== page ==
I want to tell you a story about someone salty in my life. I remember the first time I met Sarah. I was at a retreat with a lot of people I didn’t know very well, and I was feeling like I typically feel in those settings: a little vulnerable, guarded, anxious. But Sarah was none of those things. She was loud, and she made her presence known in the room… and she sang and laughed and danced at moments that I thought were completely inappropriate. I imagined that she might be one of those people who others talk about when they say “Her joy was contagious.” But it wasn’t contagious to me; in fact, it made me super uncomfortable. Something about her freedom, her willingness to let the whole room see her and hear her, and her not seeming to care if others thought she looked stupid… These things terrified me. They terrified me because they threatened to cut through the nonsense that I usually use to keep myself safe from judgement. Her courage to be unapologetically who she was stung like salt in a wound I had forgotten I had.

I’ve known Sarah for several years now, and over time, my relationship with her has become more like a pinch of salt in the recipe of my life. She brings out my natural flavors and helps me notice things about myself that were just under the surface. When I’m with her, I feel closer to the person God made me to be.


I want to tell you another story about light. On Sunday mornings like this morning, I usually get up very, very early and my husband Josh is still sleeping as I get ready to come to church. I tiptoe around the room and nearly trip on my cats, and use the light on my phone to find my clothes and my purse because I know that if I turned on the light, Josh would groan like, “Ughhhhhhh” and squint his eyes and roll over all grumpy. I don’t want to turn on the light because no one wants to be that person, who makes the other person go “Ughhhhhh.” It can hurt to turn on the light, and it can be uncomfortable to be the person to do it!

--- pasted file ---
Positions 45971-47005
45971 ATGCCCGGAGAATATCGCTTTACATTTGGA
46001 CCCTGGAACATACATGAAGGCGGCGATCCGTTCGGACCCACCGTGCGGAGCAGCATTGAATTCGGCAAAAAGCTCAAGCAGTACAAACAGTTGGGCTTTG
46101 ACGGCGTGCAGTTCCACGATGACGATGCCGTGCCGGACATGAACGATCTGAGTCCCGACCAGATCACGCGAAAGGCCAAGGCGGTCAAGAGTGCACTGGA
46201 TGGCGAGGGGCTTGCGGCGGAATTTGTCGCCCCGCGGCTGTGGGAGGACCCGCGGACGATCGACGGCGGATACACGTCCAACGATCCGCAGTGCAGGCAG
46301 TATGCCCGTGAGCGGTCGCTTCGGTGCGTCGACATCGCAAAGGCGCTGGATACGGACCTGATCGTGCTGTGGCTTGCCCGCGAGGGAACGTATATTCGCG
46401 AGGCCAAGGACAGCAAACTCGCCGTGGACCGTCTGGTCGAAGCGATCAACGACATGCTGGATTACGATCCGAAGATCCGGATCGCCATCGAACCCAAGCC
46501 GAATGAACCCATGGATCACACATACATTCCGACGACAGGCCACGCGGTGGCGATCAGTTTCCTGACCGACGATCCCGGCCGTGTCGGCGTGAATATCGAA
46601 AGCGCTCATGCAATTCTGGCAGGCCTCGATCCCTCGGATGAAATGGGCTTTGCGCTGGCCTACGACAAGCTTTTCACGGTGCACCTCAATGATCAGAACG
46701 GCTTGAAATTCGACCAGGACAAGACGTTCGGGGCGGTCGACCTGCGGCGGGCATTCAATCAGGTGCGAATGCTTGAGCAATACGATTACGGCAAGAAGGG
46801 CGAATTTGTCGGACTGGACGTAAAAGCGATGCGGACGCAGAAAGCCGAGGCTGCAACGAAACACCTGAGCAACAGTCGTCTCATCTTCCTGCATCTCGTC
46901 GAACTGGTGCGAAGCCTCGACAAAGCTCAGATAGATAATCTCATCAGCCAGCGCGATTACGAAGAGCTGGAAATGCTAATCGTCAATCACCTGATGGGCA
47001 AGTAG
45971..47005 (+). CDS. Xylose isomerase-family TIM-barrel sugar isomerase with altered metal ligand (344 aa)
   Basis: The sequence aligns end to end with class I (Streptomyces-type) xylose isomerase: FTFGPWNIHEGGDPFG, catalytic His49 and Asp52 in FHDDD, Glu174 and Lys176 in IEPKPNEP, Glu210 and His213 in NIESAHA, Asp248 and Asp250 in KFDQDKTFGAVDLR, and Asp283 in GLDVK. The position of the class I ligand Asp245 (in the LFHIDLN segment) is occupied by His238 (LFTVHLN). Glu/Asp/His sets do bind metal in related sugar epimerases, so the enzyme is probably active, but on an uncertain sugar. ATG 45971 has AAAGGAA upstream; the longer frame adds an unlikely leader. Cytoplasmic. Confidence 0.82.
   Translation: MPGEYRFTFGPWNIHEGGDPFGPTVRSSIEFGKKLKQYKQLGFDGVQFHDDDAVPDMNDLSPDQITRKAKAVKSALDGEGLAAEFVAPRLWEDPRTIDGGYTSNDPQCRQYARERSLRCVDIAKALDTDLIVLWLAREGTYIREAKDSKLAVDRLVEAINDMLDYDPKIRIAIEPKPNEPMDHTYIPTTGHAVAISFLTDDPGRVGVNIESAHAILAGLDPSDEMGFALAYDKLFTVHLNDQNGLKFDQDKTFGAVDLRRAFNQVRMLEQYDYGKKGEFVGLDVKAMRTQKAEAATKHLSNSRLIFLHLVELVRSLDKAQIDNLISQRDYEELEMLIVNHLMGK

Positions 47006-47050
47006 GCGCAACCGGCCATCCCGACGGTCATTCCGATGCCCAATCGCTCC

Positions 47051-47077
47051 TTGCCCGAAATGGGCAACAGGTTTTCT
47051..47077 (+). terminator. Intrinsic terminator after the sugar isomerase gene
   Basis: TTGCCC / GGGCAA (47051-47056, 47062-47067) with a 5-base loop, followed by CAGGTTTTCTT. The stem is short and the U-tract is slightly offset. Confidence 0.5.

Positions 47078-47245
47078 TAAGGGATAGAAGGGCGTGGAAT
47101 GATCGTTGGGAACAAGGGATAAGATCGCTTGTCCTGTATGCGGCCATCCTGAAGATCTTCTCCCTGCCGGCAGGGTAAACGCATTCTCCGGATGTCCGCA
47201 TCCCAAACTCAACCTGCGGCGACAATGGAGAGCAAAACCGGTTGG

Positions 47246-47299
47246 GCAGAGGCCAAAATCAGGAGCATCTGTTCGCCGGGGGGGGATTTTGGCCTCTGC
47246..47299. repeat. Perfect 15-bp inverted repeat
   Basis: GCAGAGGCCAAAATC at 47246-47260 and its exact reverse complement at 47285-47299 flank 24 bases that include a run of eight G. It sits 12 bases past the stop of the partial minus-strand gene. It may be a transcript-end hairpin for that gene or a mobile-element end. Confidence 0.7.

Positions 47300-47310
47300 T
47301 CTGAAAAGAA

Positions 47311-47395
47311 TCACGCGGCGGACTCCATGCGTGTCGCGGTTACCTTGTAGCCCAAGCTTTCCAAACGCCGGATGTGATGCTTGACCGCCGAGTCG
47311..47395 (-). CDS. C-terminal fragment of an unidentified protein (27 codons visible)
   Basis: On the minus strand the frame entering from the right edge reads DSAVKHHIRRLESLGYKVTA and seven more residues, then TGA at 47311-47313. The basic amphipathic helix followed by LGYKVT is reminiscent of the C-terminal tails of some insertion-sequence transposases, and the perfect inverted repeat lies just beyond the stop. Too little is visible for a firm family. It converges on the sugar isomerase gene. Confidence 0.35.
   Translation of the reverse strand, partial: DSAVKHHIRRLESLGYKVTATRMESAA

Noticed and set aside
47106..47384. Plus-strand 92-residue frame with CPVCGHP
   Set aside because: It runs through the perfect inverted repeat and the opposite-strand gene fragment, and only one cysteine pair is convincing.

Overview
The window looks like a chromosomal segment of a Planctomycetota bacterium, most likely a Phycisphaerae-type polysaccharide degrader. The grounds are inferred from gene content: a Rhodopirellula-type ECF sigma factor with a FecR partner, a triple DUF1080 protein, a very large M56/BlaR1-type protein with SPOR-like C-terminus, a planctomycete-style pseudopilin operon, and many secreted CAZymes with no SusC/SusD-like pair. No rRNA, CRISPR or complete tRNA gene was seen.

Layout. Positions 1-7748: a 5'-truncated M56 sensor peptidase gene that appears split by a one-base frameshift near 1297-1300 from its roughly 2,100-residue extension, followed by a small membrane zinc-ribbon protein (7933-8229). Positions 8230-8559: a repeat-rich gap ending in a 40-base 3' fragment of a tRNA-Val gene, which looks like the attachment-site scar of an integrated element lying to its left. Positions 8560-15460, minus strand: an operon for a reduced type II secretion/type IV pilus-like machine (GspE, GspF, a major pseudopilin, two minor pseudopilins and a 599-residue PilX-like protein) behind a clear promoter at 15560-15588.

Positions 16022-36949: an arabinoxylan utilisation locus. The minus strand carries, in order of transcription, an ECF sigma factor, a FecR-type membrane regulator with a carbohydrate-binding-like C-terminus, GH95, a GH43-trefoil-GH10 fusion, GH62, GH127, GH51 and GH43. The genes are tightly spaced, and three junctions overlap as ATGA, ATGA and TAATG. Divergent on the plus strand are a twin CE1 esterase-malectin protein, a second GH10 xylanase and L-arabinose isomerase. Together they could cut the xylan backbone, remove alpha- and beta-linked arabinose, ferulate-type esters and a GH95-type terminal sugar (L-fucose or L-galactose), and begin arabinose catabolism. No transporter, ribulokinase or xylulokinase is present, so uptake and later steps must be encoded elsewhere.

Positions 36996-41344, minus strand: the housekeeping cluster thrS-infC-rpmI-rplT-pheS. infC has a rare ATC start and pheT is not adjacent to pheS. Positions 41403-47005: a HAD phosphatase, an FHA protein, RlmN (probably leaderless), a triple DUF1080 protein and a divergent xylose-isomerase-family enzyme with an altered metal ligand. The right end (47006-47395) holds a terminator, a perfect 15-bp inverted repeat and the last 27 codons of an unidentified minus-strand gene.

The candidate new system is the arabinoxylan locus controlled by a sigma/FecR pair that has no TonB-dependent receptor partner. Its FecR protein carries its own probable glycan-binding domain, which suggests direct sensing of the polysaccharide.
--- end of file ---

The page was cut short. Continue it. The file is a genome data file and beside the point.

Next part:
There are lots of things we’ve learned about how we’re supposed to function in the world that will keep us from being salty and shiny. A lot of things that stop us from being the people God made us to be. We are afraid that people won’t like us. We are afraid to be vulnerable with one another. We are afraid to mess up. We are afraid of so many things. Even after an hearing an excellent sermon like Jesus’s one on the mountain, it is totally impossible to decide to just stop being afraid. We are incapable of doing it alone. The good news is that God promises to help us, and the way God promises to help us is by entrusting us to one another. We are salt together, or we aren’t salt at all.

And the better news is that together, our saltiness can do even more than add flavor to individual lives. Together, we can cultivate the courage to bring forward the mercy and justice that God is stirring into the world. We gather here every week to tell stories that are difficult and sweet reminders of who we are – and this is not for our own sake, and it’s not just because we like telling stories (although we do). We do this because the world needs us. The world needs people who know who we are, who know who God is, and who practice together not being afraid. The world needs ones who learn to work with God to loose the bonds of injustice, to let the oppressed go free, and to break every. thing. that keeps us captive. Salt doesn’t make sense without food. And the work that God is up to, here on Sunday, in this room, doesn’t make sense unless it makes a difference out there.


Jesus’s difficult and sweet reminder, “You all are the salt of the earth,” carries a clear emphasis in the original Greek. It should really read, “YOU all are the salt of the earth.” As in, it’s YOU! It’s not someone else. You Josh, you Sarena, you Laura, you Jaey, you people of St. Luke’s. Don’t sit back and wait! Don’t think it’s someone else’s job, or that you’re not good enough, or that you don’t know enough. God has made you.

Here in this place, God gathers you together, reminds you who you are, and feeds you. You are enough. Now, just be. who. you. are. Boldly, together, be who you are. For the sake of the world.